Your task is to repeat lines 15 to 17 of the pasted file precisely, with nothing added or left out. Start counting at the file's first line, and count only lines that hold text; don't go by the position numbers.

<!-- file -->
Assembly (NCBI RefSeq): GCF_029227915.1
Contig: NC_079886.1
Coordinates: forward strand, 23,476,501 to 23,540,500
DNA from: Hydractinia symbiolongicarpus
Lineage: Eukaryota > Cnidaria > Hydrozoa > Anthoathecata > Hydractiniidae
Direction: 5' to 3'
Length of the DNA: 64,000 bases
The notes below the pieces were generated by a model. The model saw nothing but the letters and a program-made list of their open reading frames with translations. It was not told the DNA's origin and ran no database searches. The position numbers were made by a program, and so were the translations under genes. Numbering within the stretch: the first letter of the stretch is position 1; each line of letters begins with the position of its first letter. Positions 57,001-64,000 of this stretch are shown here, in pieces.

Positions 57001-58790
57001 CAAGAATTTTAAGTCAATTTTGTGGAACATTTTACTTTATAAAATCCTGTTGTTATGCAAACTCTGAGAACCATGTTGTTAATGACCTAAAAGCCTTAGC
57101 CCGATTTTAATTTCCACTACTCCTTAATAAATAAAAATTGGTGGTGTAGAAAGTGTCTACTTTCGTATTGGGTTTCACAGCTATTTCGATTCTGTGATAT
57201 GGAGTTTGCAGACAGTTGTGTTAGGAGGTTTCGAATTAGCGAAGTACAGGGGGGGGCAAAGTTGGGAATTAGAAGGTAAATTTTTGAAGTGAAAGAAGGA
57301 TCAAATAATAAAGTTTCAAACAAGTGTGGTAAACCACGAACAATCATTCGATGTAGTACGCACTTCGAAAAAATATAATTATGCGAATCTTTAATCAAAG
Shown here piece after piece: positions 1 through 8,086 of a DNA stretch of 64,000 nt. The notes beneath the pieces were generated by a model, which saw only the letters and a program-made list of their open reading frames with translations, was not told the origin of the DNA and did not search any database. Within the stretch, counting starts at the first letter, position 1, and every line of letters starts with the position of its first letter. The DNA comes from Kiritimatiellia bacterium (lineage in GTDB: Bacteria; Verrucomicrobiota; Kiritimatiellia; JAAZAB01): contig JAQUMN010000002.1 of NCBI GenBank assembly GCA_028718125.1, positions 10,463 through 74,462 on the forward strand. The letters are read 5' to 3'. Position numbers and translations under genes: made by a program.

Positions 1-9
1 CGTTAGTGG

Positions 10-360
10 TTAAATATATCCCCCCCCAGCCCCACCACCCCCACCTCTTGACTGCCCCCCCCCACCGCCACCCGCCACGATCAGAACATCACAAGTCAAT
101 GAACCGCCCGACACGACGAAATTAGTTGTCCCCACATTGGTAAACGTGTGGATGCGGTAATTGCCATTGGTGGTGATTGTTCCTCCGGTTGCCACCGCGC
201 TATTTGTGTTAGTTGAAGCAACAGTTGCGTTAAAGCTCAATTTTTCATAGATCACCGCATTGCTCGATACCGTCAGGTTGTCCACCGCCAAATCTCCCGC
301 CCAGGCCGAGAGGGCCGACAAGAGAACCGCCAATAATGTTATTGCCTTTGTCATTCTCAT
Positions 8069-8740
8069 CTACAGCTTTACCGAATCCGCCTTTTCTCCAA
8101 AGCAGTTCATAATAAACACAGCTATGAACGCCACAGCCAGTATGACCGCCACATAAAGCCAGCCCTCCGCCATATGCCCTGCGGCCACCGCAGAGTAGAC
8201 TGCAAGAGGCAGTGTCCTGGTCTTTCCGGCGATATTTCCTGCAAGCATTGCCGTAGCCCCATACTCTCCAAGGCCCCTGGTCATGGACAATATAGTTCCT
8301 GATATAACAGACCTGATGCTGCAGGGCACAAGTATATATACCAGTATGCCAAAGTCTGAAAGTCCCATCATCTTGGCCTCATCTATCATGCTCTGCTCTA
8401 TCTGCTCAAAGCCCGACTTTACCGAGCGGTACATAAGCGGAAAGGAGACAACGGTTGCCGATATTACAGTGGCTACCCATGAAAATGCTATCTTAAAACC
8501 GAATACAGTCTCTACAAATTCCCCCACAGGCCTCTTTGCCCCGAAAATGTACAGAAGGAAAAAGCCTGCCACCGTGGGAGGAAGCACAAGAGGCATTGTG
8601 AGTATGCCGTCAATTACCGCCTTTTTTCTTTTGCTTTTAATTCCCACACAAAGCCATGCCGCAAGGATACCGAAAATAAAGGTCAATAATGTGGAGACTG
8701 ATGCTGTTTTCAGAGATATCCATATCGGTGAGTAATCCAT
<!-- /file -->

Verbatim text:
Positions 1-9
1 CGTTAGTGG

Positions 10-360